The Northeastern state of Tripura holds considerable political importance for the ruling Bharatiya Janata Party (BJP) despite its small size and limited electoral significance nationally. It is the second state in the region after Assam where the BJP has come to power ~ it won the 2018 Assembly election decisively ~ and the party’s focus on the East and South of India where it is still comparatively weak is essential for it to emerge as a truly pan-India political organisation to replace a crumbling Congress Party. But it is the manner in which the BJP is approaching the Tripura Assembly poll scheduled for next year which is of interest ~ the saffron camp has already begun an aggressive push in the tribal-dominated areas of the state that account for 20 seats. The aim, BJP leaders have announced, is to build on the 10 seats they won last time around; the target is to emerge victorious in 12-14 tribal constituencies.
Now why, readers could be forgiven for thinking, should the rest of the country be interested in the ruling dispensation’s attempt to dominate one score constituencies dominated by the tribal community in Tripura? In a line, because it is the template which the BJP has set in place across the country for reasons both of ideological assertion ~ that the vanvasi/ janjati/adivasi samaj is very much part of the holistic Indic/Hindu fold ~ and of electoral strategy. Adivasis, comprising 705 ethnic groups, constitute close to nine per cent of India’s population. The Rashtriya Swayamsevak Sangh (RSS) since the 1950s has been working through the Vanvasi Kalyan Ashram to counter what it terms the sense of “separateness” from the Hindu fold it accuses Christian missionaries of attempting to inculcate among tribal populations through their alleged conversion activities. Electorally, apart from the states of the Northeast, the tribal community can tip the balance of power in major states such as Madhya Pradesh, Orissa, Maharashtra, Rajasthan, Chhattisgarh, Gujarat, Jharkhand, and Andhra Pradesh. For those wondering why so many in the Opposition decided to back President Draupadi Murmu in the recently-concluded presidential poll, therein lies the answer.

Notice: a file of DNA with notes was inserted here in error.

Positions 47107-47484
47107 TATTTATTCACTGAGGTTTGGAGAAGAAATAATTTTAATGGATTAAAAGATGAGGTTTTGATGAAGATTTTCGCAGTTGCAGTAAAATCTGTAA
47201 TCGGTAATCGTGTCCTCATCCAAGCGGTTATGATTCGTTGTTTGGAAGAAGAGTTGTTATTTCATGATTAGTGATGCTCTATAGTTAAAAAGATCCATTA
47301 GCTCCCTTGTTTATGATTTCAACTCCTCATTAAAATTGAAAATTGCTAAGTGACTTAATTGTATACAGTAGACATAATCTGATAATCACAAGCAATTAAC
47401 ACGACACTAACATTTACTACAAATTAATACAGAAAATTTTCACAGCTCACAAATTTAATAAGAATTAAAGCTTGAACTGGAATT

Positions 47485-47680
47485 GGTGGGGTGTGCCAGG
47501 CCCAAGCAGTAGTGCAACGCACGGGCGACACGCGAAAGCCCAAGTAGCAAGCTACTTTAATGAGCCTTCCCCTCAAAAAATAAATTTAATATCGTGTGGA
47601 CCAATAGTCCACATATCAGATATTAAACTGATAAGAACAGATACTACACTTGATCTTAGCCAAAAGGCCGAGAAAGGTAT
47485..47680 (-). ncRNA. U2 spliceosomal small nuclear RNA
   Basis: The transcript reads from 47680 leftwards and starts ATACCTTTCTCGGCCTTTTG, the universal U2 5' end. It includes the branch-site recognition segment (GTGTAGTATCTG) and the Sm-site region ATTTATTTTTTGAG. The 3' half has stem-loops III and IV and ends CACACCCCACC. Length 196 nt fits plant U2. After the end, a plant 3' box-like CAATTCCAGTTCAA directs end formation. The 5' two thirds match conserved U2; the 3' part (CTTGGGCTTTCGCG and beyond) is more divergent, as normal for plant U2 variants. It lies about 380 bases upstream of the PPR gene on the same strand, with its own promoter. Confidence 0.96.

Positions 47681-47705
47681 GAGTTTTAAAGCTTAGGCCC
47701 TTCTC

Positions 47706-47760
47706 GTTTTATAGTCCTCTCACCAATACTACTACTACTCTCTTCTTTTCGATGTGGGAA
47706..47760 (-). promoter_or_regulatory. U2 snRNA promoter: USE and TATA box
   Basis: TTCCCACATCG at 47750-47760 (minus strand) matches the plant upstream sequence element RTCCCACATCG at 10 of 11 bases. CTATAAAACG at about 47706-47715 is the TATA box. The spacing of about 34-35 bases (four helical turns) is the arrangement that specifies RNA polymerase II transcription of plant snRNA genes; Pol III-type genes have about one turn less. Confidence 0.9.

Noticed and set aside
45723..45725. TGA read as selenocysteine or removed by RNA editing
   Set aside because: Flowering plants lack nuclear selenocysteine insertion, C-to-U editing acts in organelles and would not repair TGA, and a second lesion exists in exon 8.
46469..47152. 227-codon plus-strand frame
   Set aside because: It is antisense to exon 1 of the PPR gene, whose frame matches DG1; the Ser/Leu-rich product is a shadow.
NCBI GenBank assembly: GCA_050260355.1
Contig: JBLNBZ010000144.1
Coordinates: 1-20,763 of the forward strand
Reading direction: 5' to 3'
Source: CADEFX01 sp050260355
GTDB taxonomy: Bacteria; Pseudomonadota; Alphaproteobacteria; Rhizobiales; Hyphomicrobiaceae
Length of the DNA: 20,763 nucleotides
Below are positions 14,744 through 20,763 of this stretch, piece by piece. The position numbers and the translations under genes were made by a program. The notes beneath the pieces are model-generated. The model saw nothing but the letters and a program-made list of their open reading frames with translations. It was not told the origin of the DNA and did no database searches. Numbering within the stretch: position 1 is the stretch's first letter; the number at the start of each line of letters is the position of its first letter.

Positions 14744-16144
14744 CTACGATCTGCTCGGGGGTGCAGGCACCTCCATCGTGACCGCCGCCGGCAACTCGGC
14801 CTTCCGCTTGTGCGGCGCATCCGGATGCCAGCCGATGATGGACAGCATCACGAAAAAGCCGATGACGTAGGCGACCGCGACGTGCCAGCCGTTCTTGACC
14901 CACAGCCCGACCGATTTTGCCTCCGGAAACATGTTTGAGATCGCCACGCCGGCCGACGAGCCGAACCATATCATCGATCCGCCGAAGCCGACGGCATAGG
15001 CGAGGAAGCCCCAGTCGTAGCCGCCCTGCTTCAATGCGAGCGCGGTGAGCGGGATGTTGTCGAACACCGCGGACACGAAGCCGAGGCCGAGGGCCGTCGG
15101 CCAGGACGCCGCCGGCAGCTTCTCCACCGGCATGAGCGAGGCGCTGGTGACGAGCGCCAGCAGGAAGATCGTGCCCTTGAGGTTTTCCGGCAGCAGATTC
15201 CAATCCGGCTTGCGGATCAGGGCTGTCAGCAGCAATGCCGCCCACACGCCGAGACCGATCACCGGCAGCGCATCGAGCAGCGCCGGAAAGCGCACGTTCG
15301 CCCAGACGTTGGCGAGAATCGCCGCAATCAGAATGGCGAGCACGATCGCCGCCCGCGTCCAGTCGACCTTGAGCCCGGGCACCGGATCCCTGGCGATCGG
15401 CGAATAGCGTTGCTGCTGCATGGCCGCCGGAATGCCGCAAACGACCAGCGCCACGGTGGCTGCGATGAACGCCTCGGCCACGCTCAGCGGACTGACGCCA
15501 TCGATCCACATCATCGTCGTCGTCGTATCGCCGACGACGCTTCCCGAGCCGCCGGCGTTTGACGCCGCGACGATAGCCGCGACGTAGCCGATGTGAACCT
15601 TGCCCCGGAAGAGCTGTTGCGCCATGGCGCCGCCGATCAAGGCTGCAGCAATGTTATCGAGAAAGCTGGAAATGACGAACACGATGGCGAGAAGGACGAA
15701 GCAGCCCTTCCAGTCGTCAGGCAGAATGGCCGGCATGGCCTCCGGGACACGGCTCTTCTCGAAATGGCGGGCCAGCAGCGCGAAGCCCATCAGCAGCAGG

Interestingly, again to take the Tripura example, the pushback against the saffron surge in tribal areas is coming not from the erstwhile first choice of the tribal community ~ the Congress ~ or indeed the regional parties which have replaced it in many states, but from indigenous tribal organisations which have become politically active. The emergence in Tripura of the Tipraha Indigenous Progressive Regional Alliance (TIPRA Motha) led by former royal scion Mr Pradyot Bikram Manikya Deb Barma, for example, is likely to prove the main obstacle to the BJP’s plan to strengthen its hold on the tribal community. While the anti-BJP Jharkhand Mukti Morcha is already in power in Jharkhand, there are green shoots visible in some other states of tribal socio-cultural organisations beginning to assert themselves politically. That’s where the challenge to the BJP will likely emerge from.